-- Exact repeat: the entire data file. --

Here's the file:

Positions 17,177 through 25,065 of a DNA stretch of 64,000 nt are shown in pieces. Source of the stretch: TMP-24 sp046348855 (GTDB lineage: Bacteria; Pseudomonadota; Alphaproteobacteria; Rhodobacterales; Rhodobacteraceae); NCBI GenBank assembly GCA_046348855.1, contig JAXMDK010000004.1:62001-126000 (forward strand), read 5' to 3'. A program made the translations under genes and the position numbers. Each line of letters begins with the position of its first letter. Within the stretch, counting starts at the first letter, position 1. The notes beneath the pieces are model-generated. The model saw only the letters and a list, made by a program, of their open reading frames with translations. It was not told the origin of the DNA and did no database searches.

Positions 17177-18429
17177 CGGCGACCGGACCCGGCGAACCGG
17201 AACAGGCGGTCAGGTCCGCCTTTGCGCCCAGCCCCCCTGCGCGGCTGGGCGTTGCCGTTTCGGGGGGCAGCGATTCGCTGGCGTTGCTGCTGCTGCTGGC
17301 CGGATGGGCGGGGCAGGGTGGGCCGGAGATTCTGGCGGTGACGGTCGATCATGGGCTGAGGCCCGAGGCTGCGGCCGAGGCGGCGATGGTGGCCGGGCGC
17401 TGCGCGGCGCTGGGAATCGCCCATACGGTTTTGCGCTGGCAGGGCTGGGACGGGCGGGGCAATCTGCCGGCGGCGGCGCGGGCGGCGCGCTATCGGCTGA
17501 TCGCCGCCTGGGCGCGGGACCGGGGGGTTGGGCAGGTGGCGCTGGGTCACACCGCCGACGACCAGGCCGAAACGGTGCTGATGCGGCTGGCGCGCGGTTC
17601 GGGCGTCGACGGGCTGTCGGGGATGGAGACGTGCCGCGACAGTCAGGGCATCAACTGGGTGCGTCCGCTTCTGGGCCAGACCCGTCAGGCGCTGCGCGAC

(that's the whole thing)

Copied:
Positions 17,177 through 25,065 of a DNA stretch of 64,000 nt are shown in pieces. Source of the stretch: TMP-24 sp046348855 (GTDB lineage: Bacteria; Pseudomonadota; Alphaproteobacteria; Rhodobacterales; Rhodobacteraceae); NCBI GenBank assembly GCA_046348855.1, contig JAXMDK010000004.1:62001-126000 (forward strand), read 5' to 3'. A program made the translations under genes and the position numbers. Each line of letters begins with the position of its first letter. Within the stretch, counting starts at the first letter, position 1. The notes beneath the pieces are model-generated. The model saw only the letters and a list, made by a program, of their open reading frames with translations. It was not told the origin of the DNA and did no database searches.

Positions 17177-18429
17177 CGGCGACCGGACCCGGCGAACCGG
17201 AACAGGCGGTCAGGTCCGCCTTTGCGCCCAGCCCCCCTGCGCGGCTGGGCGTTGCCGTTTCGGGGGGCAGCGATTCGCTGGCGTTGCTGCTGCTGCTGGC
17301 CGGATGGGCGGGGCAGGGTGGGCCGGAGATTCTGGCGGTGACGGTCGATCATGGGCTGAGGCCCGAGGCTGCGGCCGAGGCGGCGATGGTGGCCGGGCGC
17401 TGCGCGGCGCTGGGAATCGCCCATACGGTTTTGCGCTGGCAGGGCTGGGACGGGCGGGGCAATCTGCCGGCGGCGGCGCGGGCGGCGCGCTATCGGCTGA
17501 TCGCCGCCTGGGCGCGGGACCGGGGGGTTGGGCAGGTGGCGCTGGGTCACACCGCCGACGACCAGGCCGAAACGGTGCTGATGCGGCTGGCGCGCGGTTC
17601 GGGCGTCGACGGGCTGTCGGGGATGGAGACGTGCCGCGACAGTCAGGGCATCAACTGGGTGCGTCCGCTTCTGGGCCAGACCCGTCAGGCGCTGCGCGAC